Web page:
It is difficult to place a “hotspot” on a map because each attack is highly subjective and aimed at multiple actors who are not necessarily within one state. The attacks can be aimed at a particular geographic region, but often they are positioned target specific businesses, governmental agencies, consumers on a mass scale, and even prominent individuals.

It has to be also understood that the cybercrime does not respect any territorial boundaries, and due to interconnected nature of cyber space, all spots are connected and almost equally vulnerable.

What are some of the security risks ahead in 2015 as cyber criminals become more sophisticated?

As we become increasingly integrated with the Internet in a phenomenon referred to as the ‘Internet of Things’ – with over 10 billion of our devices holding sensitive information on our daily activities, from bank and credit card transactions to social and government interactions – there is a multitude of opportunities for cyber criminals to exploit. Some of the security risks expected in 2015 come from botnets, DoS attacks, hacking, keystroke loggings, phishing, and through malware.

In this respect malware today represents a considerable security risk. Malware is a generic term covering a range of software programs designed to attack, degrade, or prevent the intended use of information communications technology (ICT) systems or computers. It also extends to mobile devices, including smartphones and tablets. This translates into a massive increase in the number of potential breaches of personal information.

The advances in the technology, besides increasing the ease of using the Internet and providing new and innovative services, is also providing new attack vectors, waiting to be exploited by cyber criminals.

The theft of financial information is nothing new, with stolen credit or debit card data on the black market a well-established and lucrative business for cyber criminals. As new ways for paying for goods, such as contactless and mobile payments become the norm for consumers around the world, how can retailers protect themselves and their customers from hackers?

Cyber security threats are accelerating in terms of quantity and severity, and no cyber defense is fail proof. The most important thing that companies can do is to not exclusively focus on only ‘protecting’ their networks, but also to enhance their capabilities to ‘detect’ and ‘respond’ to threats which have made it past their defenses. Only then will any organization be able to develop an integrated strategy to combat cyber threats.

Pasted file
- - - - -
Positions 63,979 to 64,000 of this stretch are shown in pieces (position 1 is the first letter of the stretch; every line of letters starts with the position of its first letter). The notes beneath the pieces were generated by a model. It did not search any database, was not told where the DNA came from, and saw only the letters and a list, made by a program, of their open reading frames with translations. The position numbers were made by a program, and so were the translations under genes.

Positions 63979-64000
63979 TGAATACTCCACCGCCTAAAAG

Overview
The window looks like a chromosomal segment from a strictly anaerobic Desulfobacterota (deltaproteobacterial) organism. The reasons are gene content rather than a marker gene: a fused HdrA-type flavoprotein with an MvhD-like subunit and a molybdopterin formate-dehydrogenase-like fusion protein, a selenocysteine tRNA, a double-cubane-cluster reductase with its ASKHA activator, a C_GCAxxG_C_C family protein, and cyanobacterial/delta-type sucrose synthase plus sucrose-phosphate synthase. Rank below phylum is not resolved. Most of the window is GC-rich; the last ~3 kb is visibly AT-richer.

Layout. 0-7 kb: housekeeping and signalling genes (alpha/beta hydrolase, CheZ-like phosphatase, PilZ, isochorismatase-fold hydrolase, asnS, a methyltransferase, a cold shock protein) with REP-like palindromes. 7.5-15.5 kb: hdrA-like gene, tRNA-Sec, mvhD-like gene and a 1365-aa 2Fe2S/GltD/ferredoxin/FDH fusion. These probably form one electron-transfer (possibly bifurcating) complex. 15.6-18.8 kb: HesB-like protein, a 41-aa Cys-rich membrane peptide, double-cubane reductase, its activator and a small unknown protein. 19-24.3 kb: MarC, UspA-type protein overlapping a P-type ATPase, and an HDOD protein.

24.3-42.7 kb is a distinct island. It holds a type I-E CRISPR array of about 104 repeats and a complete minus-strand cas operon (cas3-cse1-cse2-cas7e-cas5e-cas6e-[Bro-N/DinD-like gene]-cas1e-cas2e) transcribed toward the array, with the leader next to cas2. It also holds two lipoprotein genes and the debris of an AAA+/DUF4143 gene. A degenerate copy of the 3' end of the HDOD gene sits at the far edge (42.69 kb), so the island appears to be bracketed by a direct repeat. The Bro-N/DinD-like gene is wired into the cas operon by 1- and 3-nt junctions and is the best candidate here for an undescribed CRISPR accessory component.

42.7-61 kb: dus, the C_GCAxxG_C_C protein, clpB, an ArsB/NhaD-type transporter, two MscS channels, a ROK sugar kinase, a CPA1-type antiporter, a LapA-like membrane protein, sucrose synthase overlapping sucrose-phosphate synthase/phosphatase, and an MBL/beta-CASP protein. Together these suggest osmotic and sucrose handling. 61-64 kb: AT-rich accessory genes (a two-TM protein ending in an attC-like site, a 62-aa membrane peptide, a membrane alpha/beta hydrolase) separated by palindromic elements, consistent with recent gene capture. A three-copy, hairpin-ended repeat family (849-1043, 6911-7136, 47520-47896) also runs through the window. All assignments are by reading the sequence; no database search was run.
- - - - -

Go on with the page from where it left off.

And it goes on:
Under the traditional approach of ‘Protect’, the method to combat cybercrime was using antivirus programs, which were developed to detect and screen malicious code from infecting devices. However, as mentioned earlier, the increasing sophistication of cyber-attacks have started to break down this approach. It is estimated that antivirus programs only detect approximately 45 per cent of all cyber-attacks.

Instead, the new approach acknowledges that completely protecting against the exponentially growing threats is almost impossible, and focuses on ‘Detect and Respond’. This involves responding to attacks by tracking data breaches, hacking attacks, and putting in place measures to mitigate the effects of the attacks.

Retailers have to be proactive in identifying potential threats and thinking about preventive measures to safeguard their organization and their customers against cyber-crime. The other important aspect to protect various e-services is related to the effective and successful prosecution of cyber criminals. This is the most effective deterrence in the long term. There is need to work on technologies and policies, which promote better attribution in the cyber space.

Where does Interpol see itself in five years in terms of tackling cyber security around the world?

It is difficult to be certain of the developments that will take place in digital space in five years, in terms of what threats will still exist, and what form and intent they will take on. But it is certain that it will become even easier for criminals to operate as the world becomes more globalized and interconnected, and as borders and geographic space become increasing irrelevant.

Crime committed within the cyberspace is not contained by national or geographical boundaries. For example, a crime may have been committed in a first jurisdiction or country while the victims are in a different jurisdiction. In this case, law enforcement regulations may differ. And given that crimes committed over cyberspace, across borders, within cities and via supply chains are truly global threats, a global response is required. This calls for larger multi-stakeholder collaboration and partnerships between law enforcement agencies, governments and especially within the industry.

INTERPOL believes firmly in the need to use technology to fight crime in cyberspace, to also engage with the other stakeholders like private sector, academia and research organizations in co-creating innovative solutions to address existing and emerging security issues, and for governments to share best practices and learn from one another.

To that end, the launch of INTERPOL World this year is very timely. It will serve as a unique platform to connect governments and national law enforcement agencies with the private sector to identify security challenges, co-create innovative solutions and improve the detection and prevention of digital crimes around the world.